Almost one million people have fled South Sudan for Uganda since December 2013. So far this year an average of 2,000 people have arrived each day. Uganda is now hosting more than 1.25 million refugees in total, a number which has doubled over the last year. The vast majority – 86% – are women and children who need specific support to keep them safe from rape, beatings, torture, hunger and abandonment.

Peter Kamalingin, Oxfam’s Country Director in Uganda, said: “Uganda hosts the third-largest population of refugees in the world and yet it is one of the most under-funded host nations. This is both highly unfair and highly unsustainable. Uganda must get the support it needs to continue its welcoming policies toward its neighbour.”

Uganda is hosting the first Refugee Solidarity Summit on 22nd and 23rd June. Oxfam is calling on the international community to provide funds, humanitarian aid and, crucially, to pave the way for a peaceful resolution to conflicts in neighbouring countries. 

“Governments urgently need to invest in the Uganda response to ensure that refugees and their host communities are provided with shelter and protection among other urgent needs. Local humanitarian agencies here have a vital understanding of the context of the crisis, so they need to be supported to deal with the needs of refugees in timely and cost-effective ways,” Kamalingin said.

Uganda’s policies provide a basis for refugees to be able to access land, shelter and employment.

Kamalingin continued: “On paper, these policies are laudable and Uganda is rightly being praised – but it needs to be supported too. Host communities also need land, clean water, food and employment opportunities. Uganda is balancing people’s needs as best it can for the moment, but it won’t be able to sustain that over time without proper backing. Most importantly, it should not be lost to regional governments and the International community that the most urgent relief for a refugee is peace at home.”

Speaking on behalf of fifty national and local organisations who were consulted ahead of the summit, Paparu Lilian Obiale, Humanitarian Programme Manager at CEFORD, an Oxfam partner in the West Nile region, said: “Ugandan civil society hopes that the summit will not only raise the profile of refugees in Uganda but also bring much needed funding and encourage real discussion about the root causes of the displacement in the region. There needs to be genuine discussion about how we foster sustainable futures both for refugees and those in hosting communities."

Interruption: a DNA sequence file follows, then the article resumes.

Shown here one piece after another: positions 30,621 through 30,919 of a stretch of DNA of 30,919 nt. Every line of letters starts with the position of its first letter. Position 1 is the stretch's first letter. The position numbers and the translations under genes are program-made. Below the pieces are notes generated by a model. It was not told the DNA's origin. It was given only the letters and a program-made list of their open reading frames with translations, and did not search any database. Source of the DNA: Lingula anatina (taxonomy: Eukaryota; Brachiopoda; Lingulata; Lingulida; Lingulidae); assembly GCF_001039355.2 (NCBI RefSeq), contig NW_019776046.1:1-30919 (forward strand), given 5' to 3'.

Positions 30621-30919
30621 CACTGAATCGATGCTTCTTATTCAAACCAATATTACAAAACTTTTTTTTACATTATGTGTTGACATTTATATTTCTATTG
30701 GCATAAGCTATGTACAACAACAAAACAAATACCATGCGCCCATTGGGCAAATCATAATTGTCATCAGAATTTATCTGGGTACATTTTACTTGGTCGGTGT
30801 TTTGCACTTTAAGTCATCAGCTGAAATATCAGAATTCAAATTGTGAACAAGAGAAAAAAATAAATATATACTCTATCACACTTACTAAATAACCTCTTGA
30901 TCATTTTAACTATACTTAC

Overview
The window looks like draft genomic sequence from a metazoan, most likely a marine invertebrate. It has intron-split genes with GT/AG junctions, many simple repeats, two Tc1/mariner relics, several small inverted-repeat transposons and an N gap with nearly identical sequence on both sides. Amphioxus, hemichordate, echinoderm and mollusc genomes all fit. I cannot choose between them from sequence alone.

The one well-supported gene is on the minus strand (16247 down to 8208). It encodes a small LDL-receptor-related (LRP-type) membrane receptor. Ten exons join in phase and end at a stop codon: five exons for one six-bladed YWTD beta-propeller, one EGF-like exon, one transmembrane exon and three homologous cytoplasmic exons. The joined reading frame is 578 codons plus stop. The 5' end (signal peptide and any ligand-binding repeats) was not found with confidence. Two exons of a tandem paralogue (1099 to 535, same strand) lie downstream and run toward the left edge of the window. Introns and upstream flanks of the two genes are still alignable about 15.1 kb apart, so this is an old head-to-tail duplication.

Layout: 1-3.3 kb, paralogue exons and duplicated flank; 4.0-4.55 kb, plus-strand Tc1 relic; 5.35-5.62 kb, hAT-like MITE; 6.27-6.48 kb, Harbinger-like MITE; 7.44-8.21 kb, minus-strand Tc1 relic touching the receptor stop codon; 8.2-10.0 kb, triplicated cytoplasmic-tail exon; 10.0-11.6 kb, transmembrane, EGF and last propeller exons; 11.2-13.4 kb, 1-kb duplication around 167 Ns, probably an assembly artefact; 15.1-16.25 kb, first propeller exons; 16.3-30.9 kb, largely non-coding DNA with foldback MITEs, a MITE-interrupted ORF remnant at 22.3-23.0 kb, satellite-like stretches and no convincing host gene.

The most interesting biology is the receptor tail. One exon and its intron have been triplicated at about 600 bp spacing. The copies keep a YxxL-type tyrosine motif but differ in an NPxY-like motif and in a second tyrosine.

ENDS

CONTACT:

REPUBLIC OF IRELAND: Alice Dawson on 00353 (0) 83 198 1869 / alice.dawson@oxfamireland.org

NORTHERN IRELAND: Phillip Graham on 0044 (0) 7841 102535 / phillip.graham@oxfamireland.org

Notes to editors:

Oxfam’s refugee response in Uganda: Oxfam’s response to the refugee crisis in Uganda, alongside partners, is currently reaching over 280,000 refugees across four districts providing life-saving assistance, clean water, sanitation hygiene including construction of pit latrines, sustainable livelihoods and integrating gender and protection work. Oxfam and partners are actively engaged in advocacy for sustainable approaches to the refugee response as well as peace building at local level, national, regional and international levels.

Over the last 4 years, Oxfam in Uganda invested in pilot humanitarian capacity building for over 15 local and national organisations across different parts of Uganda. Those partners, working closely with Oxfam are critical in delivering timely and quality humanitarian services to people in need including during the influx of refugees from the Democratic Republic of Congo in 2012/13 and the influx of South Sudanese refugees since December 2013 to date.